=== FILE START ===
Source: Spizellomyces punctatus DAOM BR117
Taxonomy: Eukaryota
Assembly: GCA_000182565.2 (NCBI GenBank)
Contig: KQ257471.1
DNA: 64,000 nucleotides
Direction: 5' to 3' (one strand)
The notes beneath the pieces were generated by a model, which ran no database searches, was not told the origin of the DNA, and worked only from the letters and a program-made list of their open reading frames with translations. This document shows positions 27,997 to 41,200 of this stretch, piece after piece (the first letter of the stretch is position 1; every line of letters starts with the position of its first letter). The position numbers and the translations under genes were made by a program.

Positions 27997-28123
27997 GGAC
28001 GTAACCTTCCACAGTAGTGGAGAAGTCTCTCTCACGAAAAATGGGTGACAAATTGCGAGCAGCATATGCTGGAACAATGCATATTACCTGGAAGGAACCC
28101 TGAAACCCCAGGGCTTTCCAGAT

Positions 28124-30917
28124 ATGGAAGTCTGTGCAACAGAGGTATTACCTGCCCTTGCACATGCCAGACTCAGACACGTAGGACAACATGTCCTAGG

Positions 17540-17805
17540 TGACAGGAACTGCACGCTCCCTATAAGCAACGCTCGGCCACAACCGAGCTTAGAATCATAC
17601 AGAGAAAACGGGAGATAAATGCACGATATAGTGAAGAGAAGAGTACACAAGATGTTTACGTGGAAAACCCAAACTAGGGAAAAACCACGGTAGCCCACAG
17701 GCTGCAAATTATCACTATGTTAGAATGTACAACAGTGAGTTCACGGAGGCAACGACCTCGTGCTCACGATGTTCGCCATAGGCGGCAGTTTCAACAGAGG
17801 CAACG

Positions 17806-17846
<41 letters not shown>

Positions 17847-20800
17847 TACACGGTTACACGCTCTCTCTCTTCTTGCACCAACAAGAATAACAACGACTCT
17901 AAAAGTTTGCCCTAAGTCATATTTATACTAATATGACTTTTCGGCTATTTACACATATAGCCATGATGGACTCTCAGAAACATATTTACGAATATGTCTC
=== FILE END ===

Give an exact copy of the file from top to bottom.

Source: Spizellomyces punctatus DAOM BR117
Taxonomy: Eukaryota
Assembly: GCA_000182565.2 (NCBI GenBank)
Contig: KQ257471.1
DNA: 64,000 nucleotides
Direction: 5' to 3' (one strand)
The notes beneath the pieces were generated by a model, which ran no database searches, was not told the origin of the DNA, and worked only from the letters and a program-made list of their open reading frames with translations. This document shows positions 27,997 to 41,200 of this stretch, piece after piece (the first letter of the stretch is position 1; every line of letters starts with the position of its first letter). The position numbers and the translations under genes were made by a program.

Positions 27997-28123
27997 GGAC
28001 GTAACCTTCCACAGTAGTGGAGAAGTCTCTCTCACGAAAAATGGGTGACAAATTGCGAGCAGCATATGCTGGAACAATGCATATTACCTGGAAGGAACCC
28101 TGAAACCCCAGGGCTTTCCAGAT

Positions 28124-30917
28124 ATGGAAGTCTGTGCAACAGAGGTATTACCTGCCCTTGCACATGCCAGACTCAGACACGTAGGACAACATGTCCTAGG

Positions 17540-17805
17540 TGACAGGAACTGCACGCTCCCTATAAGCAACGCTCGGCCACAACCGAGCTTAGAATCATAC
17601 AGAGAAAACGGGAGATAAATGCACGATATAGTGAAGAGAAGAGTACACAAGATGTTTACGTGGAAAACCCAAACTAGGGAAAAACCACGGTAGCCCACAG
17701 GCTGCAAATTATCACTATGTTAGAATGTACAACAGTGAGTTCACGGAGGCAACGACCTCGTGCTCACGATGTTCGCCATAGGCGGCAGTTTCAACAGAGG
17801 CAACG

Positions 17806-17846
<41 letters not shown>

Positions 17847-20800
17847 TACACGGTTACACGCTCTCTCTCTTCTTGCACCAACAAGAATAACAACGACTCT
17901 AAAAGTTTGCCCTAAGTCATATTTATACTAATATGACTTTTCGGCTATTTACACATATAGCCATGATGGACTCTCAGAAACATATTTACGAATATGTCTC